Journal article

AMPK deficiency in cardiac muscle results in dilated cardiomyopathy in the absence of changes in energy metabolism

Miranda M Sung, Beshay N Zordoky, Adam L Bujak, James SV Lally, David Fung, Martin E Young, Sandrine Horman, Edward J Miller, Peter E Light, Bruce E Kemp, Gregory R Steinberg, Jason RB Dyck

Cardiovascular Research | OXFORD UNIV PRESS | Published : 2015


AIMS: AMP-activated protein kinase (AMPK) is thought to be a central player in regulating myocardial metabolism and its activation has been shown to inhibit cardiac hypertrophy. Recently, mice with muscle-specific deletion of AMPK β1/β2 subunits (AMPKβ1β2-deficient mice, β1β2M-KO) have been generated and possess <10% of normal AMPK activity in muscle. However, how/if dramatic AMPK deficiency alters cardiac metabolism, function, or morphology has not been investigated. Therefore, the aim of this study was to determine whether a significant loss of AMPK activity alters cardiac function, metabolism, and hypertrophy, and whether this may play a role in the pathogenesis of heart failure. METHODS ..

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Awarded by NIH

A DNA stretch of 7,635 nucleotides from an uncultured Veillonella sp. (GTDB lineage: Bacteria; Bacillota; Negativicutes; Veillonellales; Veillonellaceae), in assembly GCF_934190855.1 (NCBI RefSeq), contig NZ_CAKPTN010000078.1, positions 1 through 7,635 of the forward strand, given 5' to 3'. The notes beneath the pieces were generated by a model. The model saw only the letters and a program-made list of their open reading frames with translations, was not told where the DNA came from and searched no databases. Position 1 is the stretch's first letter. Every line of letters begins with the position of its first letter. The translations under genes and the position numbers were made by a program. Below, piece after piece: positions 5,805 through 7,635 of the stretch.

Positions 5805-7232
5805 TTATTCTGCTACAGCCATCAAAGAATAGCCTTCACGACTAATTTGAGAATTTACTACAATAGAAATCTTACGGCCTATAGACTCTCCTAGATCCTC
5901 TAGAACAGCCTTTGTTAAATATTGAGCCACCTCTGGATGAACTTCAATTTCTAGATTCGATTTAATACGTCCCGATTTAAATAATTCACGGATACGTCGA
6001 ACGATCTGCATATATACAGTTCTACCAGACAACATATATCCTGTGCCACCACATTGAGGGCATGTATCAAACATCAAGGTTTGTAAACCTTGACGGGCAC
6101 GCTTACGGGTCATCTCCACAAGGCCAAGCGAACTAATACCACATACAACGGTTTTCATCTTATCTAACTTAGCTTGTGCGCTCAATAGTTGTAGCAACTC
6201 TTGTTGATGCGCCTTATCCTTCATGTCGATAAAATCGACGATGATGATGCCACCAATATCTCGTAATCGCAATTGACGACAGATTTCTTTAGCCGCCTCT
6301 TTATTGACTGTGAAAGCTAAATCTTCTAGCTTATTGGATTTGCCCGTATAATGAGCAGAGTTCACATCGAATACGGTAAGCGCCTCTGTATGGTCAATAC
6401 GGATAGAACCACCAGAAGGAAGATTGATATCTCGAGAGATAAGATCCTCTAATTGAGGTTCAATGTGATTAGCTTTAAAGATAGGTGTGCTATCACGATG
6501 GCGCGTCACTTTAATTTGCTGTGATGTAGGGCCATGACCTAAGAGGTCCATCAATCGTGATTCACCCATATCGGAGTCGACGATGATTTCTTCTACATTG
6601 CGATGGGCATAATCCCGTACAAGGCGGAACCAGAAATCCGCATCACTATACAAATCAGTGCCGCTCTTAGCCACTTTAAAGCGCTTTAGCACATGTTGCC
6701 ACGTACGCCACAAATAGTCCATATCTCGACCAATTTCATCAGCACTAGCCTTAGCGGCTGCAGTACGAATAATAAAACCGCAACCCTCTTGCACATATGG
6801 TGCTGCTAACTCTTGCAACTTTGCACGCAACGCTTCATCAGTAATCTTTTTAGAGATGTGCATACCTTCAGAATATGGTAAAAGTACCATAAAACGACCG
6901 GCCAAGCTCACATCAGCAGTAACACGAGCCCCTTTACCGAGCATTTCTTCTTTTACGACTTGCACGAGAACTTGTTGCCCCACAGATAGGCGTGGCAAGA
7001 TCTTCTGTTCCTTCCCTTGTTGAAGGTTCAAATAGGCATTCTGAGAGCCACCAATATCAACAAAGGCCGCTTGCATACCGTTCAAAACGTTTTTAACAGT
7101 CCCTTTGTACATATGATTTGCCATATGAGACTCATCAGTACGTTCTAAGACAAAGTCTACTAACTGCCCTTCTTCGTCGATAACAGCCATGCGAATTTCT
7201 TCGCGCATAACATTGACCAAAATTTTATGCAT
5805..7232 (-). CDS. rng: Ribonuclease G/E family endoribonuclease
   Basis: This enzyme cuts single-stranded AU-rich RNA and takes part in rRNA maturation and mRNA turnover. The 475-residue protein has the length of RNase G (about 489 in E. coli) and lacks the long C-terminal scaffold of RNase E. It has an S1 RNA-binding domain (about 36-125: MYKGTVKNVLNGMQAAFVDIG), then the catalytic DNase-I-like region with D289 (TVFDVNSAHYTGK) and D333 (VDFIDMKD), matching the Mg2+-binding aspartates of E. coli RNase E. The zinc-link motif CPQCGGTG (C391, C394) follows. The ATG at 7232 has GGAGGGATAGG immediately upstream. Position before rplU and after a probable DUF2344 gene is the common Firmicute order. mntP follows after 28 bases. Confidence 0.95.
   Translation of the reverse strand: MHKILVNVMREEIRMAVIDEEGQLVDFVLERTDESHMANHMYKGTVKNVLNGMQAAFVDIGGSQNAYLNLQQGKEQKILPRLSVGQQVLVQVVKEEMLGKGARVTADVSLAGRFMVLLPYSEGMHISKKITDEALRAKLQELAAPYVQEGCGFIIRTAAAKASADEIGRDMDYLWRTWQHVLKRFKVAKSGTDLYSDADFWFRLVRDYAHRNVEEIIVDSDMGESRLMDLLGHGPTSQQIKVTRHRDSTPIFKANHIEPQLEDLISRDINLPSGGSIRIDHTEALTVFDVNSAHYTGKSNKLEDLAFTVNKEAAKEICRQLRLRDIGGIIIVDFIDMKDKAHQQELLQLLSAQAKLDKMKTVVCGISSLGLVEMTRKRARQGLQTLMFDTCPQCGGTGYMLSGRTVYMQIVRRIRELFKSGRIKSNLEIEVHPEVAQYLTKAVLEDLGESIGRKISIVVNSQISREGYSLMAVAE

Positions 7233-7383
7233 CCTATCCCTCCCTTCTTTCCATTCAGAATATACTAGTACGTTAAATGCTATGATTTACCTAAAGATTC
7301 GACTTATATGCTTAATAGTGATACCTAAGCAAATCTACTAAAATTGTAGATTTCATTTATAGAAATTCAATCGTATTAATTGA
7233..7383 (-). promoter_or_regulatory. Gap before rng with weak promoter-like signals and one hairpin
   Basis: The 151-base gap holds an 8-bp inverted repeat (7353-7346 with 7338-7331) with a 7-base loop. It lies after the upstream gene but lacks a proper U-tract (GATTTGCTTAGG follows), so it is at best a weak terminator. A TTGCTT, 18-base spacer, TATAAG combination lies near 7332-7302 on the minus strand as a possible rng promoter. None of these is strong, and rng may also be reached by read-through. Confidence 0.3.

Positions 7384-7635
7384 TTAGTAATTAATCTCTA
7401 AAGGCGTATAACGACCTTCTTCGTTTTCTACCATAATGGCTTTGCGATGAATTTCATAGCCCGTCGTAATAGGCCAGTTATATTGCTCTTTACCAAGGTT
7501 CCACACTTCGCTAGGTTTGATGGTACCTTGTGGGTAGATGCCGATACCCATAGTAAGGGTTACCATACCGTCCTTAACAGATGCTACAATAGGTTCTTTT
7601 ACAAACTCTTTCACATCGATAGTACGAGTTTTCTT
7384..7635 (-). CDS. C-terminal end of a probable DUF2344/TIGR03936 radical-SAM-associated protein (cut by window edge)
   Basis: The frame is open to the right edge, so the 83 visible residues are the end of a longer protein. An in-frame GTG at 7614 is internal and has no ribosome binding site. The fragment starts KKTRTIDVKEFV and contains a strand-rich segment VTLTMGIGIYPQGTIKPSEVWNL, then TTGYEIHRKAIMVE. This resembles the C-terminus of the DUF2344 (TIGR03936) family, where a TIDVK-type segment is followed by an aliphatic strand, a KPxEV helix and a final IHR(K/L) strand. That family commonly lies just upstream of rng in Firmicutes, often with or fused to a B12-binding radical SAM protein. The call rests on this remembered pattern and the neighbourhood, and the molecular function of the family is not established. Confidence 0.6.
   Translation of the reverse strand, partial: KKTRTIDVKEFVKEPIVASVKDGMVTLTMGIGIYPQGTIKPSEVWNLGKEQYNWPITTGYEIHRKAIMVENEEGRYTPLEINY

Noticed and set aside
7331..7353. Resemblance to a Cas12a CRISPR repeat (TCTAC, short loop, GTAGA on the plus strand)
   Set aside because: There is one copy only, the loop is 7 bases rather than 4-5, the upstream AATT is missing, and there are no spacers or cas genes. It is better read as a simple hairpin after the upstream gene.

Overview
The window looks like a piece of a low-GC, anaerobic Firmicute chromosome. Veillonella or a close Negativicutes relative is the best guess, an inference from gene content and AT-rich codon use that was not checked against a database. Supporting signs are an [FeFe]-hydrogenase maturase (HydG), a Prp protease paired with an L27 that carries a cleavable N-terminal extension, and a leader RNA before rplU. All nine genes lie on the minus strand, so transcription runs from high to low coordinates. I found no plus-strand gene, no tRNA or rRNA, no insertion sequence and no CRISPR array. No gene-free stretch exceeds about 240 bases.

Funding Acknowledgements

This work was supported by grants from the Canadian Institute of Health Research to J.R.B.D. and G.R.S. B.E.K. and G.R.S. are supported by the National Health and Medical Research Council (NHMRC). B.E.K. is an NHMRC Fellow supported by the Australian Research Council and in part by the Victorian Government's Operational Infrastructure Support Program. G.R.S. is a Canada Research Chair in Metabolism and Obesity, and the J Bruce Duncan Chair in Metabolic Diseases. E.J.M. was supported by NIH grant HL109158. M.M.S. was supported by a fellowship from the Alberta Heart Failure Etiology and Research Team (HEART). B.N.Z. was supported by fellowships from Alberta Innovates-Health Solutions and the Canadian Institute of Health Research. D.F. was supported by a summer studentship from Alberta Innovates-Health Solutions.